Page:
Thank you to the incredible team who created our 3rd annual Environmental Justice Symposium at Stanford: Dr. Emily Polk, Dr. Esther Conrad, Erin Pang, Bianca Santos, Keoni Rodriguez, and David Gonzalez. We also are so grateful to presenters Gustavo Aguirre, Jr., Ingrid Brostrom, Sheila Davis, Dr. David Pellow, Deja Gould, and Dr. Jamaica Heolimeleikalani Osorio, as well as everyone who attended over the course of the day! What an inspiration to have 230 people in a virtual room listening and learning about frontline community EJ work together.
In February 2020, a group of Indigenous and allied scholars from Australia and North America collaborated with Ad Astra Comix to produce a series of comic art posters about some of the experiences that Indigenous peoples have in the academy.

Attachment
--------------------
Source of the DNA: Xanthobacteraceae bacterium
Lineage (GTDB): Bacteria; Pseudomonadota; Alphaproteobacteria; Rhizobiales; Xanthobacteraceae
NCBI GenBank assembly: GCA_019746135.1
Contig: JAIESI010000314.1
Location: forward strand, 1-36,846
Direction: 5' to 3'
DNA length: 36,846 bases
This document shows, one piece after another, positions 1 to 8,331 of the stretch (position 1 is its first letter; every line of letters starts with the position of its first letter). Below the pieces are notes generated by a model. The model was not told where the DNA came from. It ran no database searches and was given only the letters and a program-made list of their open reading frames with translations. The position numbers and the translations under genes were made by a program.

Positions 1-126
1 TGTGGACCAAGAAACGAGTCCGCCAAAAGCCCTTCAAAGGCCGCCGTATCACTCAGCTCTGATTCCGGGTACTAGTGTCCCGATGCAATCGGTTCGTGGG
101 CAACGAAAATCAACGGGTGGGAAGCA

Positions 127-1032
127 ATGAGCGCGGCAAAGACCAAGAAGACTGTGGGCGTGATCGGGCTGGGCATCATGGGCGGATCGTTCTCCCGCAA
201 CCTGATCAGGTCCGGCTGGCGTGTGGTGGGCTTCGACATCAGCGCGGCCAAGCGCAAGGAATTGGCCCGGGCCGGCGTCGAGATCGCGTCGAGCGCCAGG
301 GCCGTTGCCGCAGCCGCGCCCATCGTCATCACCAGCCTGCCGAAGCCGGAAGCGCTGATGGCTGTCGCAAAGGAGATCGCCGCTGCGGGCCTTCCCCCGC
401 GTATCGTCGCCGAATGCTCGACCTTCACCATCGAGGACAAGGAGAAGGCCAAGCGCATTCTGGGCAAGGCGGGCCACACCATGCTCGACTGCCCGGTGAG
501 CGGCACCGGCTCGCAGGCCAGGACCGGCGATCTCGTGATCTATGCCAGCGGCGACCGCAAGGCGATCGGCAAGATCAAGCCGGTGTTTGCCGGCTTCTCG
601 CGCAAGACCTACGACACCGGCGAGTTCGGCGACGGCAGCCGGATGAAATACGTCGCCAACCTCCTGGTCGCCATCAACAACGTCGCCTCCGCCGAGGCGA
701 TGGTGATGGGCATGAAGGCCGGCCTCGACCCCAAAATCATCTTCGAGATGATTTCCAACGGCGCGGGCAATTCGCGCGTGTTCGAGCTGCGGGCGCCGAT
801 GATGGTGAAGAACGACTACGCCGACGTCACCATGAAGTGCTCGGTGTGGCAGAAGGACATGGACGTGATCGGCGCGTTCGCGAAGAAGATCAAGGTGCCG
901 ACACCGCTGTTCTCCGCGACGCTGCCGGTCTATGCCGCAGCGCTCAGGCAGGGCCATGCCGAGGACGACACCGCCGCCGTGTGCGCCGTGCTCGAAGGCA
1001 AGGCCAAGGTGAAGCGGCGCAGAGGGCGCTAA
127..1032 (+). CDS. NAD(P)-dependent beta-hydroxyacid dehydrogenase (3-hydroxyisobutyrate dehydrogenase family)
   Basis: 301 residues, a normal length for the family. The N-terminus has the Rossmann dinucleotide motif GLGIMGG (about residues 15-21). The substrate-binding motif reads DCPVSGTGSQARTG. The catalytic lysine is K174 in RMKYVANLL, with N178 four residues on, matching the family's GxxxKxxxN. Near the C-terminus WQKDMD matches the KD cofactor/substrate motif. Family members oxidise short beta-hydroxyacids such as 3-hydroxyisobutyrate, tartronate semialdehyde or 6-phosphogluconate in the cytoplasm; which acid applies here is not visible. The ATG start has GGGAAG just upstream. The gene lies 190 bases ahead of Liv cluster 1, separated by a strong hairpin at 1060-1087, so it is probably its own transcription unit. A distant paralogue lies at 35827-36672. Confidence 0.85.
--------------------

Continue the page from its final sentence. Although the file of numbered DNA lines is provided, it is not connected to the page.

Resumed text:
Led by Indigenous collaborators, the result is the “So You Care About Indigenous Scholars?” comic posters series. The posters recognize and celebrate Indigenous peoples and their ongoing survival, resistance and resurgence. The posters are an arts-based intervention: they use humor and irony to create teachable moments for a broad audience and build critical consciousness.
The four posters, described below, can be viewed and downloaded for free at https://adastracomix.com/2020/10/22/comic-art-poster-series-so-you-care-about-indigenous-scholars/.
- Extraction Zombies highlights the tokenism and minority tax experienced by many Indigenous scholars across multiple universities and departments.
- Pass the Ball expresses frustration about non-native scholars occupying the fields of Native knowledge and refusing to “pass the ball” or recognize Native scholars as experts in these very fields — and imagines a win for the team when Native scholars are valued.